Let me be absolutely clear. I understand why people don't want to cook. I can even forgive people cooking crappy food or buying crappy food at the takeout counter to take home and feed their family. I would not prioritize my life this way, but people have disagreed with me before. What I cannot forgive is people lying to themselves about what their true motivations are.

If you want to avoid cooking, then avoid cooking and be happy with yourself for having done so. You should be at peace with your life decisions, and you should structure your life around your priorities not mine. What you should not do is deny that food and cooking are worth your time, while at the same time trying to convince me that you want to preserve the family meal as an institution. You are buying fancy takeout food. If you claim anything else, you are just lying to me and yourself. Stop that.

Posted by psu at March 28, 2006 08:46 PM | Bookmark This

Okay, I'll bite, though I am sure I will regret it.

I like avoiding the shopping and cleanup more than avoiding the cooking. As for the cost, it works out to somewhere between $2.75 and $4.00 a serving.

I'll have plenty of time to do the cooking I enjoy later in life. The kid is only going to be this little once.

Posted by Kim at March 28, 2006 10:19 PM

As I said at the end of the piece, and perhaps with not enough emphasis, I have no problem with people making an economic and life-priority decision to do this kind of thing to get food in the house. I don't really understand it, and I would not do it myself, but i don't find it vile or offensive.

I just can't stand the claim that this is "like cooking." So, by all means, spend more time with the kid instead of cooking. That's great!

Posted by psu at March 29, 2006 10:46 AM

Once my daughter is old enough to wield a knkife without serious harm to herself and others, she's going to be my sous-chef.

Spend time with your children _and_ eat well.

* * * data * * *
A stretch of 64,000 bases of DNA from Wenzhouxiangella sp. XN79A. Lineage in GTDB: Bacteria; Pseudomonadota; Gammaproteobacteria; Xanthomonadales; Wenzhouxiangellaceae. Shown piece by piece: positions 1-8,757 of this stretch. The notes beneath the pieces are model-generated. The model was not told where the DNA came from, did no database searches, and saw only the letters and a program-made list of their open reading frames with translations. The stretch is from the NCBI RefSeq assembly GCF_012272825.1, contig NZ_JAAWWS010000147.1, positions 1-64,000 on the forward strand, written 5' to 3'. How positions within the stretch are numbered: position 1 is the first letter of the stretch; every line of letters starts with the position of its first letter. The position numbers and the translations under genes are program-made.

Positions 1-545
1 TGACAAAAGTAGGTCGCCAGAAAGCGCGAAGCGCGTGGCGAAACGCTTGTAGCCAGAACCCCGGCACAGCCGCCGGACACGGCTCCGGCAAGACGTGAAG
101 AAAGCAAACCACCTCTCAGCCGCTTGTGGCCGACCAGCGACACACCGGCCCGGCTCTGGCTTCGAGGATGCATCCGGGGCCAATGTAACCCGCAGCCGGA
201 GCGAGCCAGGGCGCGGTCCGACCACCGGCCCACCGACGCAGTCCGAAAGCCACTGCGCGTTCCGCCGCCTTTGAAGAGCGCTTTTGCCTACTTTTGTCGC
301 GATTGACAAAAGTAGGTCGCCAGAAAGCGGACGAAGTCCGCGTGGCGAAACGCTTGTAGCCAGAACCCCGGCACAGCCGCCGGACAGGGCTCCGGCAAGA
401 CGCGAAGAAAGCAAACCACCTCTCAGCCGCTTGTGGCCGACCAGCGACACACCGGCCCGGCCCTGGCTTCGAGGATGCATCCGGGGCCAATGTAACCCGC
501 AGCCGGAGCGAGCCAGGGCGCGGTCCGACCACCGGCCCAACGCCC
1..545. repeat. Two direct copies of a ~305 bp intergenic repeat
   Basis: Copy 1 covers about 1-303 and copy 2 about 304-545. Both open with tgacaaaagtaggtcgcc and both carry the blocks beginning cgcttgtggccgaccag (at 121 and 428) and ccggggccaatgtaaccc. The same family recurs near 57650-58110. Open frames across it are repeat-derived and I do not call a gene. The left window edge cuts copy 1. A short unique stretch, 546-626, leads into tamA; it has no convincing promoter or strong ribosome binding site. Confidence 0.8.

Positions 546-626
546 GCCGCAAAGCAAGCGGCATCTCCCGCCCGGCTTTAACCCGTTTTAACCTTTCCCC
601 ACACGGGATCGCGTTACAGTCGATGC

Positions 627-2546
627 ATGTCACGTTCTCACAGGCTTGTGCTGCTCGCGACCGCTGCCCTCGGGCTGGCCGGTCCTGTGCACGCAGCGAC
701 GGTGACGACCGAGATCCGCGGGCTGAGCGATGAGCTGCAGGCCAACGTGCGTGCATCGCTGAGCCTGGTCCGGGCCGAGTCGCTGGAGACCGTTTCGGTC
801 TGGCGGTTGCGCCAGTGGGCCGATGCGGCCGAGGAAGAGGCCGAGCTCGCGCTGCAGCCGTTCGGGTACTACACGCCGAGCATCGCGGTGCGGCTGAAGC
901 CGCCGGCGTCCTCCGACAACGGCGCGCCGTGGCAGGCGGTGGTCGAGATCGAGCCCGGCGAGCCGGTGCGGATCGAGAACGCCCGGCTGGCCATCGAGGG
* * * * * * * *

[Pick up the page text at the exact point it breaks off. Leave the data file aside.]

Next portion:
Posted by Shelby Davis at March 29, 2006 01:58 PM

I also noticed the menu items mentioned in the article and was a little surprised. If someone else were doign all my purchasing, preparting, and clean-up, I'd want to get a little fancy in the kitchen.

Posted by Julie at March 30, 2006 08:22 AM

The menu items in the article are not the ones available at the place I use. We had pork with a red wine and dried cherry sauce for dinner last night. In three months I haven't seen anything resembling Salisbury Steak either.

Posted by Kim at March 30, 2006 10:21 AM

That would be OK.

I wonder if the NYT writer purposely listed the stupidest possible dishes just to make the people profiled lookd dumb.

Posted by psu at March 30, 2006 11:32 AM

I don't know... Saying someones not REALLY cooking unless they commit to going through with every part of it sounds a lot like the crazed macho bs people will spout when they talk about how saving anywhere in a videogame 'isn't really playing it'. People should be able to enjoy an activity however they wish.

Posted by TrueTallus at April 3, 2006 05:25 PM

We can only believe that the NYT tried to make this service look as stupid and useless as possible by mentioning the salisbury steak and casserole. As they presented it, it's hard to know who this might rationally appeal to culinarily, economically or in the name of efficiency.

Or maybe it is an essentially bad idea and will go the way of the restaurant salad bar (not to be confused with the Korean salad bars I loved in Philly) . . .

Like on That Seventies Show when Red takes Kitty to a new restaurant with a salad bar and tells the waiter that she could make her own salad at home if that's the way it's going to work.

Posted by zp at April 5, 2006 11:41 AM